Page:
I encourage you to rerun your valuations using a 4% risk free rate.
Why did I overweight REITs in that case?
Simple answer – of all the asset classes out there, I am most familiar with REITs.
When the time comes, when S*** hits the fan, it will not be easy to deploy capital in size unless you are familiar with what you’re buying.
And of all the asset classes, I am most confident in my ability to identify value, and allocate capital in a big way to REITs.
That said I don’t think REITs will do spectacularly this decade, so I will not buy until I see them at good value.
Rough ballpark, that may actually work out to >6.5% yields on the blue-chip REITs, just to account for the rapid rise in risk free rates.
You can check out my target prices for the each of the REITs on my watchlist on Patreon.
Asian Financial Crisis 2.0 and Sovereign Debt Crisis brewing?
I’ve tried my best to summarise my entire macro thinking into 2000 words, but frankly it’s not easy.
Apart from what I covered today, there are 2 big economic crises worth keeping on eye on: (1) Asian Financial Crisis 2.0 and (2) Sovereign Debt Crisis.
Asian Financial Crisis 2.0
When I say AFC 2.0, I mean it in the context of a currency crisis.
Just pull up the charts of the Japanese Yen, the Chinese Yuan, and the Korean Won.
And you’ll start to appreciate the kind of mess we are in right now.
Big one to watch.
Sovereign Debt Crisis
Another huge one – is Europe.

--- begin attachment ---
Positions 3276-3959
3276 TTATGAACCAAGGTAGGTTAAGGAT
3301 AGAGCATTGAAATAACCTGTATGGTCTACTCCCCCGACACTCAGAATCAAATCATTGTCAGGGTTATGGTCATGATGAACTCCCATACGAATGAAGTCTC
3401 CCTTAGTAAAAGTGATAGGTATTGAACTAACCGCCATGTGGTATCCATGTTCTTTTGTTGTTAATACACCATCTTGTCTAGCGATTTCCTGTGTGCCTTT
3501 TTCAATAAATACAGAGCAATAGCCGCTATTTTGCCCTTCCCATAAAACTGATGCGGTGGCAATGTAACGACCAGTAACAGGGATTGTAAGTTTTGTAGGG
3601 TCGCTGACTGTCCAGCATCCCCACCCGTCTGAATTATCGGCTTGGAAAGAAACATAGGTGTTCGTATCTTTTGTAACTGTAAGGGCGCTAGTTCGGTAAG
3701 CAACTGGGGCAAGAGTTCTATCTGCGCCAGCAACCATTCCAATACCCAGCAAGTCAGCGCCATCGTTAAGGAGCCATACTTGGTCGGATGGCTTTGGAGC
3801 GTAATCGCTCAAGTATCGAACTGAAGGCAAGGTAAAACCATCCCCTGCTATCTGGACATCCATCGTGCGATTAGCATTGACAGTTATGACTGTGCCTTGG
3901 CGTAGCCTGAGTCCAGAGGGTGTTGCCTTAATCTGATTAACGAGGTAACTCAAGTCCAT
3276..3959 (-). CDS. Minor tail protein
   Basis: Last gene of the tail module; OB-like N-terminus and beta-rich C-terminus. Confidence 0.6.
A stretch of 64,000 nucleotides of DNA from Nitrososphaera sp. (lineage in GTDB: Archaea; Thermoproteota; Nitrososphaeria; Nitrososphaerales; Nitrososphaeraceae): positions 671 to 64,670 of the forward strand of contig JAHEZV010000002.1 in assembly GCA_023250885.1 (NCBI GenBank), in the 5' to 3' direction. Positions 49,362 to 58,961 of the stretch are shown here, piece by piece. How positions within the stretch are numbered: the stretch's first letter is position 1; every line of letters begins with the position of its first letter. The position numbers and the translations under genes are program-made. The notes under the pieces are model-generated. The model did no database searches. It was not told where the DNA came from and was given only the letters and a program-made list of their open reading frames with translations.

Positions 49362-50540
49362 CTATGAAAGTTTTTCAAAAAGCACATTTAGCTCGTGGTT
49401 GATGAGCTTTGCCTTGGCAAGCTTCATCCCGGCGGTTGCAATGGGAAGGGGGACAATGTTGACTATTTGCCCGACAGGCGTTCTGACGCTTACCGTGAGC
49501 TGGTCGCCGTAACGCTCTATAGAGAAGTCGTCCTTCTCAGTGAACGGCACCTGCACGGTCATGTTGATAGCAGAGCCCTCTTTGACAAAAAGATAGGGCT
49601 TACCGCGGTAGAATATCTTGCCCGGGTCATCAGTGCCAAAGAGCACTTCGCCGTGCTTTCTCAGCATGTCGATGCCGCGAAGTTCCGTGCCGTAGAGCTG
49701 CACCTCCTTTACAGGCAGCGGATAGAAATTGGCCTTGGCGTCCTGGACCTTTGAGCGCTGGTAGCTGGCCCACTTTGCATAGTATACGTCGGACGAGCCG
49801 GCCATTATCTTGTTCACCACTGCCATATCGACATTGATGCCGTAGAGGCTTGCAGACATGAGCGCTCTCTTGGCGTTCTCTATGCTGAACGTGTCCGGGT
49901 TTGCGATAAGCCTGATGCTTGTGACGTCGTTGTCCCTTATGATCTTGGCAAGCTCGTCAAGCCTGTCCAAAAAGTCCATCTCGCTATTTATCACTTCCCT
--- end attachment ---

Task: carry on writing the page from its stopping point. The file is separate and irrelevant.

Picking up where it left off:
2022 has shown what happens when a G7 country fixes interest rates at 0.25% and floors the fiscal pedal (Japan).
The past week has shown the way for another G7 country (UK).
And that’s even before we talk about Europe.
Europe is going to experience a deep recession this winter, they will be forced to subsidize energy prices for consumers, and they are going to pay for that by issuing more debt into rapidly rising euro interest rates.
Mario Draghi managed to avert the crisis in 2012 with “whatever it takes”.
This time around, fates may not be so kind.
Closing Thoughts: Don’t fight yesterday’s battles
My fear is that when the time comes to buy, investors will invest like it’s 2012.
They will invest for a decade of zero interest rates, and inflation below 2%.
But if my thinking above is correct, we are never going back into the pre-COVID world.
This will be a world of higher interest rates, and higher inflation.
Think a decade of Core CPI in the 3-4% range, and interest rates bouncing around from 2-4%.
The implications for investing, are game changing.
As always, this article is written on 30 Sep 2022 and will not be updated going forward.
Weekly macro updates and market commentary are available on Patreon.